Thursday, May 19, 2016

The Science of Chimeras

Science is without any inherent morality. Even the medical injunction, "First, do no harm", does not apply. Big science, as all science is these days, requires a grounding in regulation, because it will not regulate itself, especially in an elitist culture which accepts no moral restrictions for itself. If the will to assert moral principles over DNA science does not exist, then the day of Dr. Mengele-science and Dr. Moreau-science, will rapidly emerge to become commonplace, and it will be defended by chimeric super-soldiers.
In Search For Cures, Scientists Create Embryos That Are Both Animal And Human

After the embryos have had their DNA edited this way, Ross creates another hole in the membrane so he can inject human induced pluripotent stem cells, or iPS for short, into the pig embryos.

Like human embryonic stem cells, iPS cells can turn into any kind of cell or tissue in the body. The researchers' hope is that the human stem cells will take advantage of the void in the embryo to start forming a human pancreas.

Because iPS cells can be made from any adult's skin cells, any organs they form would match the patient who needs the transplant, vastly reducing the risk that the body would reject the new organ.

But for the embryo to develop and produce an organ, Ross has to put the chimera embryos into the wombs of adult pigs. That involves a surgical procedure, which is performed in a large operating room across the street from Ross's lab.
Pablo Ross of the University of California, Davis inserts human stem cells into a pig embryo as part of experiments to create chimeric embryos.

Pablo Ross of the University of California, Davis inserts human stem cells into a pig embryo as part of experiments to create chimeric embryos.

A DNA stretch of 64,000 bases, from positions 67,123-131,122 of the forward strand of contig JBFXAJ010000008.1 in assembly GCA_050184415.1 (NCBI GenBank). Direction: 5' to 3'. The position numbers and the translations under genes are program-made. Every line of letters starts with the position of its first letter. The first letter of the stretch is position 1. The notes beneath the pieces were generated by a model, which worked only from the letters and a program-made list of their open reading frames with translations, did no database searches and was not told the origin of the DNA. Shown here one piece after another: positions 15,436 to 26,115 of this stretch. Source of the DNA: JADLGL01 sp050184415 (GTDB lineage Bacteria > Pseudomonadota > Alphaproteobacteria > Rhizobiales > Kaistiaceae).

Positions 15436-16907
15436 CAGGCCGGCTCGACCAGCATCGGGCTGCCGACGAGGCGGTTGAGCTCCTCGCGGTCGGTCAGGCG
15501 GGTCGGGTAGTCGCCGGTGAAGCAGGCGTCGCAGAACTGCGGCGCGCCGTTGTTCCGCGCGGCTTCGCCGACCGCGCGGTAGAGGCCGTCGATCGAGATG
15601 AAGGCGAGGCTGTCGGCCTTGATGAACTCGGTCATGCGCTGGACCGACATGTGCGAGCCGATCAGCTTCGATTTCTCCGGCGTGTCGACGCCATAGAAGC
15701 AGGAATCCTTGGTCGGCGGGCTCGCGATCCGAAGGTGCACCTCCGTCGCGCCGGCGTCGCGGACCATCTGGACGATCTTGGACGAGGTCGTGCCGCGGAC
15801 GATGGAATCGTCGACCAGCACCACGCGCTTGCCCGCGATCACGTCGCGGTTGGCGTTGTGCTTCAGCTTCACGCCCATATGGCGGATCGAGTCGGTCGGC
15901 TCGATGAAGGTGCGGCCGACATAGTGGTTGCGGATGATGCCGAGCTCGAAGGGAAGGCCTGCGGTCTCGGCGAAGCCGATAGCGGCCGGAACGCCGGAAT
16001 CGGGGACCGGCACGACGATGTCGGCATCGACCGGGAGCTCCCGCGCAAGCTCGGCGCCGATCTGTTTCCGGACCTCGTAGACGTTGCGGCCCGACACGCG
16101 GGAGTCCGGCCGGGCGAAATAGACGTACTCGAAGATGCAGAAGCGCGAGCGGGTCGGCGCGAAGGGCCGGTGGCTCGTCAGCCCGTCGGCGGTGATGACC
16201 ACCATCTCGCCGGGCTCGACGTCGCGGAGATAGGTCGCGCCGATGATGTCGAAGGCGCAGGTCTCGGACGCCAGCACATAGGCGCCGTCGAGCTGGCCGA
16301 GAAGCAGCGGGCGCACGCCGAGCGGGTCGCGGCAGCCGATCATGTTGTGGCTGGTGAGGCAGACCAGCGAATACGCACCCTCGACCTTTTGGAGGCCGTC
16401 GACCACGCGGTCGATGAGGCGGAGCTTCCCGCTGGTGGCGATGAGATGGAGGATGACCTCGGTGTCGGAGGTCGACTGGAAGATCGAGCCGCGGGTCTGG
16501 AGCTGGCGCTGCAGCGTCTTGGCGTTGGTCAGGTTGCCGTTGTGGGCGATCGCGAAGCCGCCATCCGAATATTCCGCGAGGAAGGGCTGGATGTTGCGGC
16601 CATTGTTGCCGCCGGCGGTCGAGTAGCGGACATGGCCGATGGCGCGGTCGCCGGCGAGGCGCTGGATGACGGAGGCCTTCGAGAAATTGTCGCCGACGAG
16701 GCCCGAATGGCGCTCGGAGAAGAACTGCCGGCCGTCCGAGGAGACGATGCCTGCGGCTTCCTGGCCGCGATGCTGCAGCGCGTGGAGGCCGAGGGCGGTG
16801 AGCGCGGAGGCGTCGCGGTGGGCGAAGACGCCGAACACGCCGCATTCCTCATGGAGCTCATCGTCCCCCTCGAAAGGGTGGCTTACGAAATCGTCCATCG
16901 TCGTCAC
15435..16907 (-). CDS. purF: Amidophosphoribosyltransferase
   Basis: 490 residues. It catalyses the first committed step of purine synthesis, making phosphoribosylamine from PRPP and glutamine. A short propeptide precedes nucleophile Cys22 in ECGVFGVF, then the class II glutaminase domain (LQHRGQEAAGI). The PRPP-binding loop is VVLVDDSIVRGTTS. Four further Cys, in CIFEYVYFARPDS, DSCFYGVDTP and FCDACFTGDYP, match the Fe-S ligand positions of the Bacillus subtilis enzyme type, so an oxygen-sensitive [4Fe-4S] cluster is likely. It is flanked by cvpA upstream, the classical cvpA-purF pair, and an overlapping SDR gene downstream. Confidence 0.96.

Rob Stein/NPR

The day Ross opened his lab to me, a surgical team was anesthetizing an adult female pig so surgeons could make an incision to get access to its uterus.

Ross then rushed over with a special syringe filled with chimera embryos. He injected 25 embryos into each side of the animal's uterus. The procedure took about an hour. He repeated the process on a second pig.

Every time Ross does this, he then waits a few weeks to allow the embryos to develop to their 28th day — a time when primitive structures such as organs start to form.

Ross then retrieves the chimeric embryos to dissect them so he can see what the human stem cells are doing inside. He examines whether the human stem cells have started to form a pancreas, and whether they have begun making any other types of tissues.

The uncertainty is part of what makes the work so controversial. Ross and other scientists conducting these experiments can't know exactly where the human stem cells will go. Ross hopes they'll only grow a human pancreas. But they could go elsewhere, such as to the brain.

"If you have pigs with partly human brains you would have animals that might actually have consciousness like a human," Newman says. "It might have human-type needs. We don't really know."

That possibility raises new questions about the morality of using the animals for experimentation. Another concern is that the stem cells could form human sperm and human eggs in the chimeras.

"If a male chimeric pig mated with a female chimeric pig, the result could be a human fetus developing in the uterus of that female chimera," Newman says. Another possibility is the animals could give birth to some kind of part-human, part-pig creature.

"One of the concerns that a lot of people have is that there's something sacrosanct about what it means to be human expressed in our DNA," says Jason Robert, a bioethicist at Arizona State University. "And that by inserting that into other animals and giving those other animals potentially some of the capacities of humans that this could be a kind of violation — a kind of, maybe, even a playing God."

Ross defends what his work. "I don't consider that we're playing God or even close to that," Ross says. "We're just trying to use the technologies that we have developed to improve peoples' life."

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